Gimbal Piston Isolator System in Argonne National Laboratory

A unique low-frequency vibration isolation solution uses three TMC Gimbal Piston™ high damping pneumatic isolators to help overcome imaging resolution problems in an intermediate voltage electron microscope (IVEM) used for ion accelerator in situ irradiation effects research. The specially designed system isolates the steeply sloped (60º) ion beamline interface (the accelerator is located one floor above the microscope) from the IVEM instrument in the laboratory.

argonne setup 1
argonne setup 2

Photo courtesy of Argonne National Laboratory

Argonne Labs overcame a building air handling vibration problem by installing an isolation system on which they mounted the portion of the ion accelerator beamline interface closest to the Hitachi model H-9000NAR IVEM. Shown is the section of interface that connects the IVEM at the lower right to the ion accelerator located on the floor above. The cradle at the top center supports the 400 liter per second ion (vacuum) pump which in turn supports the entire interface section. Support is provided by a horizontal triangular tubular steel frame shown at the top, which cradles the beamline and associated ancillary equipment used for fine-tuning the interface to the IVEM. Three TMC Gimbal Piston isolators are used, one to support each corner of the rigid hanging frame. Most of the mass hangs below the frame which helps increase the stability of the three isolators. The result is a dramatic virtual elimination of the problematic low frequency vibrations and an instrument that meets Argonne’s needs.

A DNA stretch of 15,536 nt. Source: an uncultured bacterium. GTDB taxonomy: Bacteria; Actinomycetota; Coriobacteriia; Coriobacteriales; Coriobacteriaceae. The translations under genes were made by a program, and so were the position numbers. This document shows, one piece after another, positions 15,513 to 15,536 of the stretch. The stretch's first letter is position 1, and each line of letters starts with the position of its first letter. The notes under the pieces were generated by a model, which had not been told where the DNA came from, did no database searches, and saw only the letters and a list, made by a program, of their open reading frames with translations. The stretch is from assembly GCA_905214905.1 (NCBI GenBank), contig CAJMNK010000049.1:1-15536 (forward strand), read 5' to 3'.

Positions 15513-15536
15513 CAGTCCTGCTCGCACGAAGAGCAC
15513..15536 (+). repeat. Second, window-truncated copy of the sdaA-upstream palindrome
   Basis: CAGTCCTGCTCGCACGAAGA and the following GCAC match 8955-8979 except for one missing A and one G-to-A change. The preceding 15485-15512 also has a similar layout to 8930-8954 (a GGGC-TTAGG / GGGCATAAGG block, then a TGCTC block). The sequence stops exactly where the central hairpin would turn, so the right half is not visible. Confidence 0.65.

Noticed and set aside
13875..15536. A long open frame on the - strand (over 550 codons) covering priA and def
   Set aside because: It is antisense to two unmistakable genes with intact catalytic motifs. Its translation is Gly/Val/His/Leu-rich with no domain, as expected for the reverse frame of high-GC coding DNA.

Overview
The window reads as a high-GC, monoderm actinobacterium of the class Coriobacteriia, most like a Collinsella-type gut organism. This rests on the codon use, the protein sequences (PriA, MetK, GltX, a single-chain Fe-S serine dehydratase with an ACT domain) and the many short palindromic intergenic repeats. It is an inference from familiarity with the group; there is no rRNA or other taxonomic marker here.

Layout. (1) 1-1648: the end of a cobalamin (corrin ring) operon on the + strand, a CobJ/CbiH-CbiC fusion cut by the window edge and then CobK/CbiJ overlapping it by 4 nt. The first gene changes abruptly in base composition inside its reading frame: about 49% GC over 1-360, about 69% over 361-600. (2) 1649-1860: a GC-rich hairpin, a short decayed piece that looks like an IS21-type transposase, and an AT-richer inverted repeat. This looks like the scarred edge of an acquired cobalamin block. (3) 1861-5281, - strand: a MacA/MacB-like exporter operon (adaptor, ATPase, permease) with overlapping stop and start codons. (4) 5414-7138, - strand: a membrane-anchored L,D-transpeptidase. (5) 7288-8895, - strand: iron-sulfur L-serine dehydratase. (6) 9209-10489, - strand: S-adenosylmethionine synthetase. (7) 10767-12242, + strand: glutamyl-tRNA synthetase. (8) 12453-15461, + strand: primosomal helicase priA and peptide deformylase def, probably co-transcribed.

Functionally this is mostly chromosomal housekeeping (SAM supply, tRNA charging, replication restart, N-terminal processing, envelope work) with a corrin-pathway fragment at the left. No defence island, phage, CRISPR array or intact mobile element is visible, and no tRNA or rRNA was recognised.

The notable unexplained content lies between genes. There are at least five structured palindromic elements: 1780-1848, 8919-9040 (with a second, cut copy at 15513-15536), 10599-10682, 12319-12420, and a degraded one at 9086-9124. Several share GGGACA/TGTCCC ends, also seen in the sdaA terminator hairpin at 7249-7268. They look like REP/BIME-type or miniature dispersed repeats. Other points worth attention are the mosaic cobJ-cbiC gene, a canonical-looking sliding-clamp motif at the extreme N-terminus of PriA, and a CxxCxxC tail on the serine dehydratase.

One of the isolators is shown in the upper left area of the photograph. The isolators provide damping which is up to five times greater than conventional mounts and the isolators are supported by overhead steel I-beams.TMC’s Gimbal Piston pneumatic isolators are specifically engineered to isolate vibration-sensitive instruments and equipment. The isolators were recently selected by the U.S.Department of Energy’s Argonne National Laboratory near Chicago to help solve a vibration problem induced by the existing aggressive air handling system in the circa 1950s building. The vibration problems were not present earlier when older and less sensitive instruments were used at the lab.

A state-of-the-art 300keV Hitachi Model H-9000NAR IVEM was selected by the Argonne HVEM-Tandem Facility since it could meet their strict requirements for maximum mechanical inputs in an appropriate environment. It provides spatial resolution for imaging 0.25 nanometer features which is nearly an order of magnitude better performance than their older 1.2MeV HVEM (high voltage electron microscope) used at the facility. Although the new H-9000NAR is regarded as the most stable instrument in its class, it was not stable enough in this older building. To totally overcome resolution degradation problems caused by vibration, Argonne scientists designed a system on which to mount the portion of the beamline interface section closest to the IVEM.


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